• Is undo data written to disk in the same order as the block data?

    No. Block data is written in the order that the blocks were received (which may not be in height order, since we fetch blocks in parallel during initial sync), and undo data is written in the order that the blocks were connected. However, undo data always appears in the corresponding rev* file to the blk* file that the block appears in. 

  • How is space allocated in the block and undo files? Why?

    Space is pre-allocated in the files in chunks of 16MB for block files and 1MB for undo files. This is to reduce filesystem fragmentation. 

  • What does this PR change?

    In this PR, the undo file is finalized and flushed to disk when the highest block in the file has been connected, instead of when the corresponding block file is flushed. 

Releases and release candidates

New releases and release candidates for popular Bitcoin infrastructure projects. Please consider upgrading to new releases or helping to test release candidates.

  • Eclair 0.4 is a new major version release that upgrades Eclair’s major dependencies, adds support for the latest version of Bitcoin Core, and deprecates Eclair Node GUI (instead users are encouraged to run Phoenix or Eclair Mobile).

  • C-Lightning is a new maintenance release that fixes an incompatibility in large channels (“wumbo channels”) between C-Lightning and Eclair. See the linked release notes for details.

  • Bitcoin Core 0.20.0rc1 is a release candidate for the next major version of Bitcoin Core.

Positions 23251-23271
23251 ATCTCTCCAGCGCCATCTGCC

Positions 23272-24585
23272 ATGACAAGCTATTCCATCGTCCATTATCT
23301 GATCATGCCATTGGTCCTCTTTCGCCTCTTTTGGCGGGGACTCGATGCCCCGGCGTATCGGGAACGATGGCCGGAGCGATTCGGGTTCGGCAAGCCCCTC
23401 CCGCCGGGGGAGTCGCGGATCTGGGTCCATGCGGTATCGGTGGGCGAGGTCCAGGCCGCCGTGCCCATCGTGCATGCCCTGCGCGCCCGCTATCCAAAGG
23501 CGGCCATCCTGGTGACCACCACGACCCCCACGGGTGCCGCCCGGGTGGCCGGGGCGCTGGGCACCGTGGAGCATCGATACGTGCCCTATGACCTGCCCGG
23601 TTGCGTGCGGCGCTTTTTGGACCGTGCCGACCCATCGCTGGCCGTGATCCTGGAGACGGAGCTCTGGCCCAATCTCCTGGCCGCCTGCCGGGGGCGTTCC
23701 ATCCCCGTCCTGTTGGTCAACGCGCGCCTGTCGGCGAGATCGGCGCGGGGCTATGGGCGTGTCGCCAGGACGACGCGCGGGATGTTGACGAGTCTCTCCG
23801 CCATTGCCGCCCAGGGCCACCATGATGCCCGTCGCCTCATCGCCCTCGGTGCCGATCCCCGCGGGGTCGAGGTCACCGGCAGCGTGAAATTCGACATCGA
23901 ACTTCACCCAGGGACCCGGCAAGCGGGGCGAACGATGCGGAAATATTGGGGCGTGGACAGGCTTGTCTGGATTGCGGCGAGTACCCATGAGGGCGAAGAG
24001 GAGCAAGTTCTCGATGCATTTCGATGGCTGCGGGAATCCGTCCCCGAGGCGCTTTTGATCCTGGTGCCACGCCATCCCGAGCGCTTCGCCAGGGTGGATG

Notable code and documentation changes

Notable changes this week in Bitcoin Core, C-Lightning, Eclair, LND, Rust-Lightning, libsecp256k1, Bitcoin Improvement Proposals (BIPs), and Lightning BOLTs.

Note: the commits to Bitcoin Core mentioned below apply to its master development branch and so those changes will likely not be released until version 0.21, about six months after the release of the upcoming version 0.20.

  • Bitcoin Core #16224 displays all of the GUI’s translated error messages in both the locale’s language and in English. This can help users find help and quickly describe the problem to developers. Additionally, the English version of the error message is now what is written to the debug log, again to make it easier for developers to comprehend the problem and provide assistance.

  • C-Lightning #3659 has channeld create the penalty transaction, as it has enough information about previous commitment transactions. With this change, C-Lightning now supports watchtowers, such as Talaia’s The Eye of Satoshi watchtower. Possible future extensions are to include the HTLC transactions for watchtower settlement and to generate penalty transactions for commitments created before the watchtower plugin was activated.

  • Rust-Lightning #539 adds support for option_static_remotekey channels and requires connecting peers to support this feature. In the case of data loss on your end, this feature allows your channel counterparty to pay an untweaked key agreed upon during the initial channel open, which will close the channel and allow your wallet to spend your funds. See Newsletter #67 for more details on this feature.

  • LND #4139 extends the gettransactions and listsweeps RPCs to allow passing start and end block heights to only retrieve transactions confirmed within that block range. A value of -1 for the end height may be used to also list unconfirmed transactions.


  1. “You keep the wallet connected to the computer, and the connected computer runs a watch-only lightning wallet, and then communicates with the hardware wallet for signatures on transactions that strictly increase the balance of your channel.” —Excerpt from the rough transcript of a talk about hardware wallets by Stephan Snigirev; transcript by Bryan Bishop 

  2. In the existing BIP341 specification of taproot, each input commits to the outpoints of every input included in the transaction. Outpoints are the txid and output index (vout) of the output being spent. Txids are a hash of most parts of the transaction containing that output. So a commitment to an outpoint is a commitment to a txid which is a commitment to the previous output (including the output’s scriptPubKey).